Ideas without execution are mere whims. If you want to see your notion become tangible, you’ll need a plan to bring it to fruition. This is just as true for developing a website as it is for building a house.
Of course, the advent of website builder software has made producing an attractive web presence easier than ever. However, if you don’t have a rigid set of guidelines in place to keep the project on track, it can very easily go off the rails. This is why milestones matter when building a website.
What Are Milestones?
The easiest way to think of milestones is stages of accomplishment. By “X” date, we will have completed the “Y” portion of the project, so we can then move on to the “Z” phase, and so on. When you’re building a website, these stages usually include planning, design, content creation and SEO, development, testing and launch.
This is where you take all of the aspects of the project into consideration, figure out what tasks need to be done to fulfill them and place them in a logical order. This helps you get a feel for how long it will take to complete each one as well as finish the overall project—and what it will ultimately cost.
This part is made a bit easier with the existence of templated themes. Still, because they can be customized to reflect your own unique vision you’ll still need to spend some time thinking about how you want the finished product to look. The key considerations here are the design of the home page, landing pages, information and product pages, and mobile screens. You’ll also need to consider the look of your navigation and other key pages, such as “About Us” and “Contact Us”. Checkout and payment pages will also need treatments if the site will be used for ecommerce.
Content Creation & SEO
While your design team is working up the look, your content team should be developing the site’s voice. You’ll need page titles and headings, search engine optimization (keywords placed optimally in titles, headings, content and image tags), key messaging and calls to action. Sourcing and/or producing articles and images along with audio and video clips should also be conducted at this time.
With the first three milestones complete, you can start assembling elements to actually build the site. You’ll set up the pages, plug in the content and place your images. Links to various elements from the home page and the navigation bars will also be created during this phase. When you’re done with development, the site look finished—but there are still a couple of more steps to go.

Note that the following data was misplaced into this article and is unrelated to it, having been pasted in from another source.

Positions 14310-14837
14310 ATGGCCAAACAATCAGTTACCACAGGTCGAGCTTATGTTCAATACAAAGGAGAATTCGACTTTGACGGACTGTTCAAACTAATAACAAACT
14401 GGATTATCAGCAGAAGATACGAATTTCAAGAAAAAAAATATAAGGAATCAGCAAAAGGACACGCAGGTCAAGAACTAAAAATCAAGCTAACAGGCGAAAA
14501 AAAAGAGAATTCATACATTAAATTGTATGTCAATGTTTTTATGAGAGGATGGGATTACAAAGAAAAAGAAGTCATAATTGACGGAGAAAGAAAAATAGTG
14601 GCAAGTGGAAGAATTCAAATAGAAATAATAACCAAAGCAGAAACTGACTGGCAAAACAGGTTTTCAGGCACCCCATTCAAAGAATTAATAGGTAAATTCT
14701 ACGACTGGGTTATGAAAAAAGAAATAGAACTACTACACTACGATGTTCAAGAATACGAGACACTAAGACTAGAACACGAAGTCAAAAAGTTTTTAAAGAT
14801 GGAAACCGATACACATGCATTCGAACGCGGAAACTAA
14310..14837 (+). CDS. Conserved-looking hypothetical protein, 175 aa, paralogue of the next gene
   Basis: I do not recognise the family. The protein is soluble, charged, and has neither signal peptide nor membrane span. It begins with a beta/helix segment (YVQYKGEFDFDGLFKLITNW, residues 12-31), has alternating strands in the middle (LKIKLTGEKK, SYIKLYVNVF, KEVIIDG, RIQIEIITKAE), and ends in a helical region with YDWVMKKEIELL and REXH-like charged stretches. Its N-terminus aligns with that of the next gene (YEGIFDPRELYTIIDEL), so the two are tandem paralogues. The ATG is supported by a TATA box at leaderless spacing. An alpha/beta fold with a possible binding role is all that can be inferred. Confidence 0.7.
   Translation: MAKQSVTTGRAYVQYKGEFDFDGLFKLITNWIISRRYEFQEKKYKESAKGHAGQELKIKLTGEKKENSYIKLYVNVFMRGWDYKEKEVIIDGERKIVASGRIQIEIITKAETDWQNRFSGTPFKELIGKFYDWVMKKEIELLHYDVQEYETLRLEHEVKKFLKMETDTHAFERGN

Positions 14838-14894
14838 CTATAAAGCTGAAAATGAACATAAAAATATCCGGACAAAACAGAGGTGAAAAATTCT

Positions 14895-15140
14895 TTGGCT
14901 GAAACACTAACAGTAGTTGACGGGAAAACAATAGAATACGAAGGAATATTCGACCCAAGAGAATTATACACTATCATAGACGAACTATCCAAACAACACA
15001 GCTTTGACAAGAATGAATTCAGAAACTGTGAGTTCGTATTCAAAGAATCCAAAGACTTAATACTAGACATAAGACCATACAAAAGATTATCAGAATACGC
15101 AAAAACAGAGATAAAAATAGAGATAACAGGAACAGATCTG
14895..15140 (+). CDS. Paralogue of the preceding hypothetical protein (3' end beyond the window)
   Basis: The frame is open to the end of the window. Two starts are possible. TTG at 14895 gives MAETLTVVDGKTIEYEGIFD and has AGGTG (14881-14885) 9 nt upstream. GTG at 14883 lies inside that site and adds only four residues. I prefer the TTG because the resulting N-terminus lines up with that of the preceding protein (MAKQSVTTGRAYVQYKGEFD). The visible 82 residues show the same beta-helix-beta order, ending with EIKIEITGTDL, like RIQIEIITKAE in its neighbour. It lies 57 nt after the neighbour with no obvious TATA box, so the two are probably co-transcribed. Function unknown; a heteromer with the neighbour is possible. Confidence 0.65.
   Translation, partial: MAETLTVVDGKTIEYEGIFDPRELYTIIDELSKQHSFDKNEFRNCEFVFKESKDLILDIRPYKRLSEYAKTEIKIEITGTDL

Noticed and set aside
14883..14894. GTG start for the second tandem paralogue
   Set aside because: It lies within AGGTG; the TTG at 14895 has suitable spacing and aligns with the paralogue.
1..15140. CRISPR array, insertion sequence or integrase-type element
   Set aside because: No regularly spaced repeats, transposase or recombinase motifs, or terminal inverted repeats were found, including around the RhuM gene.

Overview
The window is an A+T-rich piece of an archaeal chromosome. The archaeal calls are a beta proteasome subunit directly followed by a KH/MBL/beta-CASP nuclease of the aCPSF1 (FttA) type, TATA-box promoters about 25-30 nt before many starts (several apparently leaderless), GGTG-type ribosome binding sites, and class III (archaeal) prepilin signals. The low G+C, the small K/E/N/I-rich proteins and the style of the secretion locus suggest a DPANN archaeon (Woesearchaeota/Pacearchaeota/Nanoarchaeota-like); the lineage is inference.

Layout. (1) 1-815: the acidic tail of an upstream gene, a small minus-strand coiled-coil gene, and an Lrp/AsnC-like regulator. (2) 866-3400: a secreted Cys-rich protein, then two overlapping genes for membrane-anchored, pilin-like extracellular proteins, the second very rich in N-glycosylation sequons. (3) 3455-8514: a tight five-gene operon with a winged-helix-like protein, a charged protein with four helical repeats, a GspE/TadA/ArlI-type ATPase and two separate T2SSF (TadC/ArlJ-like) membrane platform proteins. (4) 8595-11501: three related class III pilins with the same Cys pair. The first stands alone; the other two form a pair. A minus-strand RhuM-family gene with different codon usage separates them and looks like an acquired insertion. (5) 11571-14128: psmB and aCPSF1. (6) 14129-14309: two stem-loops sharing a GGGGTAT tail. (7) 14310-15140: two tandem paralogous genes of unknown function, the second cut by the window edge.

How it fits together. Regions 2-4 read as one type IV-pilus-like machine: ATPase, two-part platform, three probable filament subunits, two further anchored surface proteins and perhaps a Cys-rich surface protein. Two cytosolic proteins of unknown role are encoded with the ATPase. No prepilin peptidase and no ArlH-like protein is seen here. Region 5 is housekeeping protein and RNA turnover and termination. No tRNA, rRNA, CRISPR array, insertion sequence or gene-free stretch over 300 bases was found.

During this aspect of the production, you’ll go through and test all links, buttons and functions to ensure everything works the way it should. When you click an email address, you should get a popup for creating a message; when you click a “Buy Now” button, you should be taken to a checkout page, etc, etc., etc. Videos should play in the format prescribed. In other words, all functionalities should be reviewed to ensure they do what visitors expect.
You should be laying the groundwork for your marketing blitz to support your launch while the work above is going on in the background. Get your social presences up and running, tease the development of the site as the various milestones are met—and just generally build anticipation for the day the site goes live.
Then, take it live!
With those milestones completed, you might be tempted to rest on your laurels. However, rather than completion, this begins the management of the life of the site. As users interact with it, you’ll find opportunities for improvement. You’ll also need to add functionalities as technological developments emerge. Security is an ongoing concern as well.
Still, you can enjoy the satisfaction of seeing your idea brought to life right before your eyes. And ultimately, this is why timelines matter when you’re building a website. If you have a tool by which to measure progress, you’ll get a sense of accomplishment as each one is completed. And, it’s even easier with a good website builder like the ones offered by Yahoo Small Business. Check it out today!
Brea Salim manages social media and email marketing for Yahoo Small Business. Prior to this, she was a freelance writer with bylines in SF Chronicle, The Jakarta Post, Tasting Table, 7×7 and many more.